Having handled thousands of such lawsuits in the past few decades, the company believes that current legal issues will not have any material impact on its financial situation. For example, during the 2020 fiscal year, the drugmaker spent $5.1 billion in litigation costs (the same as in 2019), which accounted for only 6.1% of the year’s sales.
In addition to potential disadvantages, the strength of Johnson & Johnson’s pharmaceutical business, coupled with its medical equipment and consumer healthcare sectors, makes this pharmaceutical stock worth keeping in your portfolio for decades to come.
Financial services expert Square stated on the front and center of its website: “We believe that everyone should be able to participate in the economy.” How does the company achieve this goal? First, Square attracts small and medium business owners by offering effective payment processing options. The company also provides payroll services, small business loans, e-commerce services, invoices and more.
Square’s product library is very large, and although many competitors offer alternatives to some of its solutions, few can provide as many solutions in one place. Once a company joins Square’s ecosystem, it may expand the range of solutions purchased from financial services companies. CEO Jack Dorsey once called Square’s ecosystem “extremely sticky”, which gave Square a strong competitive advantage.
Square has also expanded the field of personal financial services with its peer-to-peer mobile payment application Cash App. The app now also allows users to invest in stocks or cryptocurrencies. Cash App also offers direct deposits and debit cards with ATM withdrawal options. Square’s Cash App and its seller ecosystem continue to help it achieve strong financial performance.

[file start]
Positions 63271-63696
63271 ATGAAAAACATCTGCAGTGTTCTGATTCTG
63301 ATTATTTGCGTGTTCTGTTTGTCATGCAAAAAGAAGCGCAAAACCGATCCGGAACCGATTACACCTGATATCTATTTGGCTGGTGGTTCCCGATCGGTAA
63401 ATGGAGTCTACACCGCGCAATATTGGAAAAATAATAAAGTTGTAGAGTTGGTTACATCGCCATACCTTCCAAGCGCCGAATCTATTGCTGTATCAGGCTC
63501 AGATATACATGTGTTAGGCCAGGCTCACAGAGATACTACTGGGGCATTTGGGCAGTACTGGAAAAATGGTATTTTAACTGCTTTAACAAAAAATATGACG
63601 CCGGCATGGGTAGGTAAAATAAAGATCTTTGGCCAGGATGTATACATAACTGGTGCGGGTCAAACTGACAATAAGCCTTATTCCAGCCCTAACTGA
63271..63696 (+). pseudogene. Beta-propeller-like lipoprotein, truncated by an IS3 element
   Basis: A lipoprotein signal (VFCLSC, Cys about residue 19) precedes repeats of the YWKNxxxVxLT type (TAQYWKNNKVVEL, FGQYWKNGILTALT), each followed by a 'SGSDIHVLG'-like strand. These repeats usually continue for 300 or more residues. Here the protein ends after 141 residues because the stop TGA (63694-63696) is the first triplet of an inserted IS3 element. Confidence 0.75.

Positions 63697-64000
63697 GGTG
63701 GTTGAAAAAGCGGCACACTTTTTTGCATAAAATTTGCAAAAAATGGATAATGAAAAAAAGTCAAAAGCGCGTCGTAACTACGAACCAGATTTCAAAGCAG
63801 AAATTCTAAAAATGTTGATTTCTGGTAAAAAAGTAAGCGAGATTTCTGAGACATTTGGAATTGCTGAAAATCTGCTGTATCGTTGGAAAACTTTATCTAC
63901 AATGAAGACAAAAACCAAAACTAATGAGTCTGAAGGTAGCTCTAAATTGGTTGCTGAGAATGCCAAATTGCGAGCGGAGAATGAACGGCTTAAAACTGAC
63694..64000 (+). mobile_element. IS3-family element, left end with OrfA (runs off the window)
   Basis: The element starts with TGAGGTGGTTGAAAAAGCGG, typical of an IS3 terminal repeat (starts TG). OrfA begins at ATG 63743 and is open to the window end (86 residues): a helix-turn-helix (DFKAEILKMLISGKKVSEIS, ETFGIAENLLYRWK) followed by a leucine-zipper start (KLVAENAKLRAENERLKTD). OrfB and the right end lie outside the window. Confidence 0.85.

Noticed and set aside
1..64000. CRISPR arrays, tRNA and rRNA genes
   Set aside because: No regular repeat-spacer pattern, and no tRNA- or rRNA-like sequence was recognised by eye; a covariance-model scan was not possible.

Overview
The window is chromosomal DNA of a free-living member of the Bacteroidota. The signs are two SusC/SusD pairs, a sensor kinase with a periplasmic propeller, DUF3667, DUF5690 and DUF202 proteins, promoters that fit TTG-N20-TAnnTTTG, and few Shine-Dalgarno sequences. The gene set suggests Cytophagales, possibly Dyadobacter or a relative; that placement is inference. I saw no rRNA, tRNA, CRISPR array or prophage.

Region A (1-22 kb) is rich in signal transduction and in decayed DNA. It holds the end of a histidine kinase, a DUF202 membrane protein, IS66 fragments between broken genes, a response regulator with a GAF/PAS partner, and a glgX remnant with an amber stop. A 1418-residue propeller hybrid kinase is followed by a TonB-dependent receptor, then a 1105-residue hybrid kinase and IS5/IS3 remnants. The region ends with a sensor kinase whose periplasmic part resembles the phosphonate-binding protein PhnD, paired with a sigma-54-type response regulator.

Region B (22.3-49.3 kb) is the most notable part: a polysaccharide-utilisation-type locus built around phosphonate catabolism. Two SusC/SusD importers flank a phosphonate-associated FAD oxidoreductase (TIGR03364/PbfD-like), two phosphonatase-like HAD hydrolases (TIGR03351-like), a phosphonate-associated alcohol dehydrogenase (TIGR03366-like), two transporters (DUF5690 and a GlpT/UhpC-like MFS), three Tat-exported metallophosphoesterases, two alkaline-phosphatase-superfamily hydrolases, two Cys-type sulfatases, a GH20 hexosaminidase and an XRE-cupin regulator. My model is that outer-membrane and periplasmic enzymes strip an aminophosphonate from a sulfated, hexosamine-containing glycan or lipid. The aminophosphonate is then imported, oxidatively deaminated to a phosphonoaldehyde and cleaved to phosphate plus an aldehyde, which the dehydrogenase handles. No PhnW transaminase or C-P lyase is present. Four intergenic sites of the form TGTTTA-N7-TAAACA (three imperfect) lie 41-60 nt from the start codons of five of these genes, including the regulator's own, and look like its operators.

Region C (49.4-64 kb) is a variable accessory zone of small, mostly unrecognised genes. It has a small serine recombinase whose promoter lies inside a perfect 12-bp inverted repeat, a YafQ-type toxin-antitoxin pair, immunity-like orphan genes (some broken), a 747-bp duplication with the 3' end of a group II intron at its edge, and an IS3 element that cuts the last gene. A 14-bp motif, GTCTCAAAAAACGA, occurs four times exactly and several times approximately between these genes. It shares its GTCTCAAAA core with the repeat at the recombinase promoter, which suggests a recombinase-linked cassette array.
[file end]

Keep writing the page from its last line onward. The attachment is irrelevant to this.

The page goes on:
In the fourth quarter of 2020 as of December 31, the company reported total net income of $3.2 billion, a year-on-year increase of 140.5%. Square’s gross profit for the quarter increased by 52% year-on-year to $804 million. At the same time, Cash App’s gross profit was US$377 million, an increase of 162% over the same period last year. Square’s seller ecosystem achieved gross profit of $427 million, an increase of 13% over the same period last year.
Square still has a lot of room for growth, making it an excellent stock that has been deposited in your portfolio for decades. Analysts believe that the company’s revenue will grow 39.6% in the next five years. Square accounts for less than 3% of the $100 billion opportunity in its seller ecosystem and less than 2% of the $60 billion opportunity for its personal financial services products.
Thanks to the “stickiness” of the seller’s ecosystem and increased brand awareness, the company is expected to continue to take advantage of these long-term opportunities for many years to come. Because of these factors, there is no doubt in my mind that within ten years-or even longer-Square’s stock will more than double.
This article represents the opinion of the author, and he may disagree with the “official” recommended position of Motley Fool’s advanced consulting services. We are variegated! Questioning investment arguments (and even our own arguments) can help all of us think critically about investment and make decisions that will help us become smarter, happier, and wealthier.